The word "rescue" comes up very often in my line of work. In a broad sense, it refers to what happens at the end of the chain of oversupply. This is of course a very cynical way to talk about living beings, but the phenomenon itself is cynical and deserves a harsh name. What has always bothered me about the crisis of pet overpopulation is that the burden of responsibility, and the burden of weathering emotional storms, is placed on those who do the cleanup: all manner of rescue organizations, shelters, volunteers. It is somehow about them not doing enough, or not doing it properly. By comparison, very little is expected of those who are at the source of the crisis, i.e. intentional or unintentional breeders. Yes, we shake our heads at "backyard" breeders and producers of designer breeds, at careless people whose animals end up with unplanned litters, and some of us feel strongly about breeders of any ilk. But these feelings rarely translate into tangible, enforceable legislation. And no wonder. It would be no small feat to violate the sanctity of private property, even if said property are sentient beings. It is the rescue side of things that ends up in the public eye and is subject to public scrutiny as well as to a set of very strict laws and regulations.
The purpose of this post is not to gripe about the injustice, but to highlight a phenomenon of which animal rescue is only one example. I don't have a name for this phenomenon except for the one I've reflected in the title, but I suspect such a name exists and is used by psychologists. Here is another example. When in October of last year a tugboat sank in the waters off Heiltsuk First Nation in Northwestern British Columbia, the emphasis in the news was on the inadequacy of the response to the diesel spill (which was all the more alarming given the small size of the vessel, perhaps a foreboding of what could happen if the vessel were ...large). Very little was said about what a tugboat belonging to a foreign (US) company was doing in Canadian waters and what that company's responsibility might be.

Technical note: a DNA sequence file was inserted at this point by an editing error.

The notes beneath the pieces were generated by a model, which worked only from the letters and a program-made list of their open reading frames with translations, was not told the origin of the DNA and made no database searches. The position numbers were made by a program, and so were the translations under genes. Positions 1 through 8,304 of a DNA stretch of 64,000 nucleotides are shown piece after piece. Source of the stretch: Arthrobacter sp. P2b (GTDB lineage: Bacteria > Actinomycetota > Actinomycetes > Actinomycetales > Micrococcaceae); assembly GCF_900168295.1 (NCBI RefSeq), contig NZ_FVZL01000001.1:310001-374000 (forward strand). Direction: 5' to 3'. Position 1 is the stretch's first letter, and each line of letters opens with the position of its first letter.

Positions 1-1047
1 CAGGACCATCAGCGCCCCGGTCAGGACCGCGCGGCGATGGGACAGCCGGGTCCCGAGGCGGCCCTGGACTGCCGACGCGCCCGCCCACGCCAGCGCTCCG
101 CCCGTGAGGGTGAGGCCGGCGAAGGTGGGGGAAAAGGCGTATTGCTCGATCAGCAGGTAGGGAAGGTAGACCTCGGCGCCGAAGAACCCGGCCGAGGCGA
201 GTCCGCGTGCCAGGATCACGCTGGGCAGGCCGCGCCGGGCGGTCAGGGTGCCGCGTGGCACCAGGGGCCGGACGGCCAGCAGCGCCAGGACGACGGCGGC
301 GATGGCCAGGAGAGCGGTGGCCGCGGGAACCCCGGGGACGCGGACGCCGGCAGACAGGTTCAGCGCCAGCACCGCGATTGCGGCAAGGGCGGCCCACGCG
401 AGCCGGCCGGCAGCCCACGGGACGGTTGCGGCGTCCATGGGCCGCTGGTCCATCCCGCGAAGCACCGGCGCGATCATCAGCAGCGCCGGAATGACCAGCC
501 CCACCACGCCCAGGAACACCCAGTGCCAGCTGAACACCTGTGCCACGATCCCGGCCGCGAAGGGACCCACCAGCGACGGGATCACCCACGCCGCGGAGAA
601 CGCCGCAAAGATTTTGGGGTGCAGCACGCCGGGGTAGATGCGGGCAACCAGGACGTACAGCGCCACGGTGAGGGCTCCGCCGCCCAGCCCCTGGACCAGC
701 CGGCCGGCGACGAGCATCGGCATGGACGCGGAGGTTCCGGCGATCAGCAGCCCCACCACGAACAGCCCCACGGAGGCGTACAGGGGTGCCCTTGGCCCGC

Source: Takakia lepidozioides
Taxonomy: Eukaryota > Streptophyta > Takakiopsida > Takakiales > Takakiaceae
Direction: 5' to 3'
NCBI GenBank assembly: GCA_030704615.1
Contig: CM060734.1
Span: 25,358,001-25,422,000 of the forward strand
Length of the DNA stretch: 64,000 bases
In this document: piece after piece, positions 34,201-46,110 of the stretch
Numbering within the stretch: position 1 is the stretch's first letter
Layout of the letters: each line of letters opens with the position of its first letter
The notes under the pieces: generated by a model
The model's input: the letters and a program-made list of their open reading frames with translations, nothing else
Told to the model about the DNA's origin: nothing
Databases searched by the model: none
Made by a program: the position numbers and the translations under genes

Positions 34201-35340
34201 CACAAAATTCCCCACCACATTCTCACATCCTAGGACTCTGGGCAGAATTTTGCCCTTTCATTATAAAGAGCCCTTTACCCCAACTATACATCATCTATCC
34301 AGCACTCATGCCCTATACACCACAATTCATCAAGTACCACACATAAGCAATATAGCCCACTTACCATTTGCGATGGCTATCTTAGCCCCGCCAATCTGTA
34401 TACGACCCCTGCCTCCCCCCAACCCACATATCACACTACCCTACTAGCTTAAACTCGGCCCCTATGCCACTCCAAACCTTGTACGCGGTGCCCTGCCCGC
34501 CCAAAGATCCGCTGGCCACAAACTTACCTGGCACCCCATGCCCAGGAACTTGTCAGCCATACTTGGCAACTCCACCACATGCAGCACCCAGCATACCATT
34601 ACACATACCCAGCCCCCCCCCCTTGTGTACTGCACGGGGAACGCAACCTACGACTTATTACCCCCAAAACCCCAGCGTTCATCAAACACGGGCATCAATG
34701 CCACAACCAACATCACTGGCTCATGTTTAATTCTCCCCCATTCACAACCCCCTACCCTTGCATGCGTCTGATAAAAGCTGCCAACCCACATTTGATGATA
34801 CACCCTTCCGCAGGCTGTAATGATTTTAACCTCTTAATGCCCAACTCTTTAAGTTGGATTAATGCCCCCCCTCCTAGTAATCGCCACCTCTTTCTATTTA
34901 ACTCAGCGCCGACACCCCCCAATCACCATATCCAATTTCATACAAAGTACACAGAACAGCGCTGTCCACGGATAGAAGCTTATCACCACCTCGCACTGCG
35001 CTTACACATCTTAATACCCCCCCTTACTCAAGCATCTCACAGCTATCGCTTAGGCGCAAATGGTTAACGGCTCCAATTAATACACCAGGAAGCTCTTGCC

Yet another sad example is the opiate overdose crisis in Canada. (It may not qualify as an epidemic in terms of how many people are affected, but it qualifies as a crisis in terms of how newsworthy it has become.) Again, most of the blame is placed on the inadequacy of the response, i.e. on those at least trying to respond. I admit that I care nothing for users who got hooked in an attempt to "open their mind," and save my sympathy for those in pain whose addiction started with a doctor's prescription--and probably trust in that doctor. Only once during the coverage of this crisis did an MD speak about the questionable power of opiates to relieve neurogenic pain, and the very inadequate education of doctors in pain treatment. Now there's an epidemic that truly deserves the name.
I am sure you have examples of your own to share. So, why is it that the people cleaning up the shit are the ones who get shit? And, more importantly, why do we tread so lightly around those who are responsible in the first place?